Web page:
Metallic plans generally pay less than non-metallic plans.  So providers are inclined to not participate in the metallic plans.  But if they choose to not participate, and they see a metallic patient, the metallic plans send payments to the patient, not the doctor.  And the patients generally don't pass that payment on to the doctor; they keep it.

So - a "punt" if you will is for the doctor to participate in the metallic plans and hire physician's assistants and/or nurse practitioners and pay them a salary to see the metallic patients.  The doctor can still bill in his name, and get paid in his name, and pay part of what he gets as salary to his helper(s).  He gets to keep the rest for himself (which may be a negative number if the total metallic payment does not cover the cost of his NP or PA).

Sun, 06/29/2014 - 00:58 | 4906546 MachoMan
MachoMan's picture

The credentialing/contract between the insurance company and the provider is the same or very similar, regardless whether metallic.  What you're describing is the same process for all providers who choose to be out of network (a process that is increasing due to cuts across the board and was happening prior to obamacare).  If you're going to a provider that has non doctors providing these services, then you're going to a mcdonalds of the medical industry, e.g. a factory/hospital/huge gp center.  Again, my suggestion is to find a different provider.

Sun, 06/29/2014 - 16:48 | 4907771 RichardP
RichardP's picture

Again, my suggestion is to find a different provider.

I have no problem with that suggestion.

What you're describing is the same process for all providers who choose to be out of network.

What I am describing is a doctor, mine, who is in network for non-metallic plans and out of network for metallic plans.  Blue Cross sends the payment to him for non-metallic patients.  Blue Cross sends payment for metallic patients to the patients, not him - because he chose to not participate in the metallic plans.  This is for California.  Insurance rules are set at the state level, so your mileage may vary.

Sun, 06/29/2014 - 09:09 | 4906856 drstrangelove73
drstrangelove73's picture

You are wrong ,my friend.My clinic takes Medicare and Medicaid but we don't take Obamacare.The reimbursement is below Medicaid and the claims experience has been horrible.They don't pay.The program is screwed up.Medicaid pays below costs and Obamacare is worse.You are getting your information from the wrong sources.I've been in business in the same location for 30 years-believe me,I know how this works.

Sun, 06/29/2014 - 11:18 | 4907012 MachoMan
MachoMan's picture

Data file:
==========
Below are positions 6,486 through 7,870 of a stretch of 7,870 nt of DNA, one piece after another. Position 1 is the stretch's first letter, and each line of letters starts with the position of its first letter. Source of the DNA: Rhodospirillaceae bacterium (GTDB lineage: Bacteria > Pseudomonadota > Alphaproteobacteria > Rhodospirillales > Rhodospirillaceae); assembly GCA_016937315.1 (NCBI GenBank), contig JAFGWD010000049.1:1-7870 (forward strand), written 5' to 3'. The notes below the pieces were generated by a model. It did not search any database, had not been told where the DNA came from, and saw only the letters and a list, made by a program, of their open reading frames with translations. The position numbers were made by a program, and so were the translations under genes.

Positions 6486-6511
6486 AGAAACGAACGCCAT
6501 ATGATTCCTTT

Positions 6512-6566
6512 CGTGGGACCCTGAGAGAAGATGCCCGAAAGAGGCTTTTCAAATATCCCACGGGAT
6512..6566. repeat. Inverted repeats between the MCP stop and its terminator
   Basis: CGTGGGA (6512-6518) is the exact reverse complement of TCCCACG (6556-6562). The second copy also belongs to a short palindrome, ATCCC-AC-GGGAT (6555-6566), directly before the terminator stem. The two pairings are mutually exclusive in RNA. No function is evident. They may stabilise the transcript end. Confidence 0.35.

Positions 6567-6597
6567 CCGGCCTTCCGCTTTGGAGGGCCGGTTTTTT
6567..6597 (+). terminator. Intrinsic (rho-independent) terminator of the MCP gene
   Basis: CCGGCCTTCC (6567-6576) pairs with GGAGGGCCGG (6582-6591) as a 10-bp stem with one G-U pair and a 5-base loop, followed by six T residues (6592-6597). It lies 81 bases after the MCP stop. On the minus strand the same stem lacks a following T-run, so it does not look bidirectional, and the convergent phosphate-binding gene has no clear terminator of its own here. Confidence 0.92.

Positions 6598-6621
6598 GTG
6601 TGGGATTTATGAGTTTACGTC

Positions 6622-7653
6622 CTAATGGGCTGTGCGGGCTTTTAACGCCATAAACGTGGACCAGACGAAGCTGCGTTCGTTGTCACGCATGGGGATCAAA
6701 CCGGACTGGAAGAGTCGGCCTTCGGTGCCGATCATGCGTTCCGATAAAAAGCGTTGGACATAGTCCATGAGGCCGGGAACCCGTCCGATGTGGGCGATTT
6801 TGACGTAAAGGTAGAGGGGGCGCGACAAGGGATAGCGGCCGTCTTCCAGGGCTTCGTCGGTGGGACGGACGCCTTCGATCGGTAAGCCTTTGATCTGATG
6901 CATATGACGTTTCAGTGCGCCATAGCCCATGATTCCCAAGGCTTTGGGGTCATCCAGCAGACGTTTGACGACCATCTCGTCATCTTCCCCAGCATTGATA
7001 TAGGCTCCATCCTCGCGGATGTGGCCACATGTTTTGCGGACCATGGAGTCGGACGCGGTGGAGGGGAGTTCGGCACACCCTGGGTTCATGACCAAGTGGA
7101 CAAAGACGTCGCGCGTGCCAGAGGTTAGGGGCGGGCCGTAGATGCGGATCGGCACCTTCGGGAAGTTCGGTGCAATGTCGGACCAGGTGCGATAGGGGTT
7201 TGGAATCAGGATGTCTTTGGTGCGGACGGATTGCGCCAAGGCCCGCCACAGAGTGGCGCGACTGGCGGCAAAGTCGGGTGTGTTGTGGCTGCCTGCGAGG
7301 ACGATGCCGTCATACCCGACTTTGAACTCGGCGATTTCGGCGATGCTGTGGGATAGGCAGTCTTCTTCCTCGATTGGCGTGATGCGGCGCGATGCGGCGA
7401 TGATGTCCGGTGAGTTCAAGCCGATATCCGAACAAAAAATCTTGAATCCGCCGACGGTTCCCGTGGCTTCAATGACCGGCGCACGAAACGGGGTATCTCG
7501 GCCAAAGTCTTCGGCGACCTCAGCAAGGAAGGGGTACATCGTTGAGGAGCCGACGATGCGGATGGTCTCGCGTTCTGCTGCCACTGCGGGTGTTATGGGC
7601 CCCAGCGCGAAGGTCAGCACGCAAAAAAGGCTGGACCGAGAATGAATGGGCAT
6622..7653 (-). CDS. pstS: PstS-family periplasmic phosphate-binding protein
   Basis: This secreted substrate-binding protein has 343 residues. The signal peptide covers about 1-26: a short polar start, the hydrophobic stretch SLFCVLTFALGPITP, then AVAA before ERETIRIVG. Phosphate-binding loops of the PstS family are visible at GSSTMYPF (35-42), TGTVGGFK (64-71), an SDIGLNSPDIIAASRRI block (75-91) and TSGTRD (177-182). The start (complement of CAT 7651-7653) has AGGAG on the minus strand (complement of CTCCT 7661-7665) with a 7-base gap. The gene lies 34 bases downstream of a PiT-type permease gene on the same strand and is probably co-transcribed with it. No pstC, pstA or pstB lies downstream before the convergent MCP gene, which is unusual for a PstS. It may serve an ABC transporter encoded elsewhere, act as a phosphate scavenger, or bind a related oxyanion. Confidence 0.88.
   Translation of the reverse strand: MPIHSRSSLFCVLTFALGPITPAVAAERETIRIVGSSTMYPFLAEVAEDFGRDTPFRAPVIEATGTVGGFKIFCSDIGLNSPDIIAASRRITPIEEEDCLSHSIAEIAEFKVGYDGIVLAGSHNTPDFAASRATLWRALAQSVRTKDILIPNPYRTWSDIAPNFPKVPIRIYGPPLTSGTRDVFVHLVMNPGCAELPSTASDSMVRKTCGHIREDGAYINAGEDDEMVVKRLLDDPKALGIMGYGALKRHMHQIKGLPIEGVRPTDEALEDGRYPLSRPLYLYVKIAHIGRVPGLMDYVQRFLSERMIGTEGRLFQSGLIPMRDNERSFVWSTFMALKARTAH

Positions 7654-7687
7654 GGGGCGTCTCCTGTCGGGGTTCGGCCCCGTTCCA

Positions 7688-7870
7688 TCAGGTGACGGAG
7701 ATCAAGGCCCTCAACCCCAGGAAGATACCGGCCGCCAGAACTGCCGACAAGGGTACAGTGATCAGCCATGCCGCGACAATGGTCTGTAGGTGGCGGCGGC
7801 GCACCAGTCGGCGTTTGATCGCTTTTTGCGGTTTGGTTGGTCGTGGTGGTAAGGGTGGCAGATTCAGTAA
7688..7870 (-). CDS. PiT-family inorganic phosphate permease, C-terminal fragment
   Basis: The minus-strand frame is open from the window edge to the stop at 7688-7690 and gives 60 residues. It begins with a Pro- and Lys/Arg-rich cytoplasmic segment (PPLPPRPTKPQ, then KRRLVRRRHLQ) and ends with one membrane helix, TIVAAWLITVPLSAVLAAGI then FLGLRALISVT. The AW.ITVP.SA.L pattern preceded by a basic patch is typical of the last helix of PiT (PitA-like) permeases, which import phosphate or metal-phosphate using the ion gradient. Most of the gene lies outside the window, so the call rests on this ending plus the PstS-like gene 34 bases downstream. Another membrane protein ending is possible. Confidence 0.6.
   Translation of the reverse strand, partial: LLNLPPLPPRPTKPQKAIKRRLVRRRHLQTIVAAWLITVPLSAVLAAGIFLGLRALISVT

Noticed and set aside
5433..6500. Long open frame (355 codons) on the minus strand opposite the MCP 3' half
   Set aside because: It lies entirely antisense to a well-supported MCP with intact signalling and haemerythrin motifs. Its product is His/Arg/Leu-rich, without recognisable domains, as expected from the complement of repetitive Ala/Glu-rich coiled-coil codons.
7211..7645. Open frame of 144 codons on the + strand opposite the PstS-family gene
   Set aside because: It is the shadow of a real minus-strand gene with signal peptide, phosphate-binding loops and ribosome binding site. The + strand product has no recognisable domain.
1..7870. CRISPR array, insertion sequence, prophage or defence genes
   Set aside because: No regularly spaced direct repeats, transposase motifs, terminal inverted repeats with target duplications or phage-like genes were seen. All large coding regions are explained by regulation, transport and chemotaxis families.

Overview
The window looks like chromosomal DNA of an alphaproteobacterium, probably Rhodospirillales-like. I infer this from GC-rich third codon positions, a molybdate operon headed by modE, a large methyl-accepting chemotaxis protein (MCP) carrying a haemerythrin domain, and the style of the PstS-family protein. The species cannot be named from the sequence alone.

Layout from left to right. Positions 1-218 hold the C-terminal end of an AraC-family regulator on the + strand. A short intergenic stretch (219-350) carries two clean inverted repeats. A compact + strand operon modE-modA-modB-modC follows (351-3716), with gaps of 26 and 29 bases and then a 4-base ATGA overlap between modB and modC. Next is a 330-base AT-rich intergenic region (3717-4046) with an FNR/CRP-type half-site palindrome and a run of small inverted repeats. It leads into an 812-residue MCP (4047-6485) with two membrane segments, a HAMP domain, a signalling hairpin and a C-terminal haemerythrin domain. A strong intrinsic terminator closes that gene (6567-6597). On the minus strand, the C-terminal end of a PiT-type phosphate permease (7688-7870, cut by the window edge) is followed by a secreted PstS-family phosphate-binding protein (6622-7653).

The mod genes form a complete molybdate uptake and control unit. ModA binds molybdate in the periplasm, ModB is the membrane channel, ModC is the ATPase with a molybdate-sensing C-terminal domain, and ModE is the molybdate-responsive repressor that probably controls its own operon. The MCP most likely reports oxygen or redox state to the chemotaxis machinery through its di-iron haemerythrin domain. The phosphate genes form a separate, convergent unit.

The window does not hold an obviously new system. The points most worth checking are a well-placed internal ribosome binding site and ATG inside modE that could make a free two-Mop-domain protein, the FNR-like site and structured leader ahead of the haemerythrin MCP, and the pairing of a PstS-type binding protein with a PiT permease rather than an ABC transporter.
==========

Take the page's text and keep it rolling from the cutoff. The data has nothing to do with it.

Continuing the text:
What the fuck are you talking about?  There is no obamacare insurance policy...  The insurance policies are provided by the same players that there always were, e.g. blue cross, aetna, cigna, etc.  When you say you don't take obamacare, that means you don't take private insurance?  So you're trying to tell us that universally, private health insurance doesn't reimburse you as much for the same services?  Nonsense...

The reason why medical practitioners don't like private insurance is that it won't pay for bullshit ancillary services (the ancillary services that large providers, e.g. hospitals, need to make a spread on, e.g. paying for minimum wage orderlies to jerk off) or some of the unnecessary procedures that medical practitioners like to blame on fear of lawsuit.  Further, there are issues with collection given deductibles with many private insurance policies, but this has nothing to do with reimbursement rates.

Sun, 06/29/2014 - 17:16 | 4907819 RichardP
RichardP's picture

When you say you don't take obamacare, that means you don't take private insurance?

No.

A given health insurance company has a myriad of health insurance products.  Each is priced differently from the other, and each pays a different amount for the same health service or procedure.

Lets say you have Blue Cross and I have Blue Cross.  That will mean nothing to the doctor.  He will want to know what Blue Cross plan you have, and what Blue Cross plan I have - because they are all different, and they all pay him a different amount for the same service or procedure.

The Affordable Care Act (ACA - Obamacare) encourages states to establish health-care exchanges.  Health Insurance carriers are not required to offer products through the exchange.  But if they do, the products offered through the exchange must meet certain requirements related to one of these four categories: Bronze, Silver, Gold, and Platinum (hence, the term metallic or metal plans).  These metal plans are what are being referred to when someone talks about doctors not taking Obamacare.  As I've noted upthread, a doctor may choose to participate in non-exchange health insurance plans (non-metallic plans) and to not participate in exchange plans (metallic plans).  The Affordable Care Act (ACA) allows for the purchaser of health insurance to get a government tax credit for part of the purchase price of their health insurance.  But this tax credit is only available on plans purchased through the exchanges - the metallic plans.  No tax credit is available on any health insurance plans purchased outside of the exchanges.

Read through the first few paragraphs of the summary on Page 2 of this link:

http://fas.org/sgp/crs/misc/R42663.pdf

Sat, 06/28/2014 - 18:43 | 4906016 Freewheelin Franklin
Freewheelin Franklin's picture

I haven't made much money in the past few years. I was stuck in a state socialized clinic to treat a serious but curable disease. There were no "doctors". A nurse parctitioner was treating my disease. This is what the future of healthcare will be in this country. 

 

My state took the Medicaid expansion, nd I qualified. Medicaid pays for EVERYTHING, and depending on your carrier, as long as you stay in network, they spare no expense. It's actually quite disgusting. I even get some OTC medications free of charge.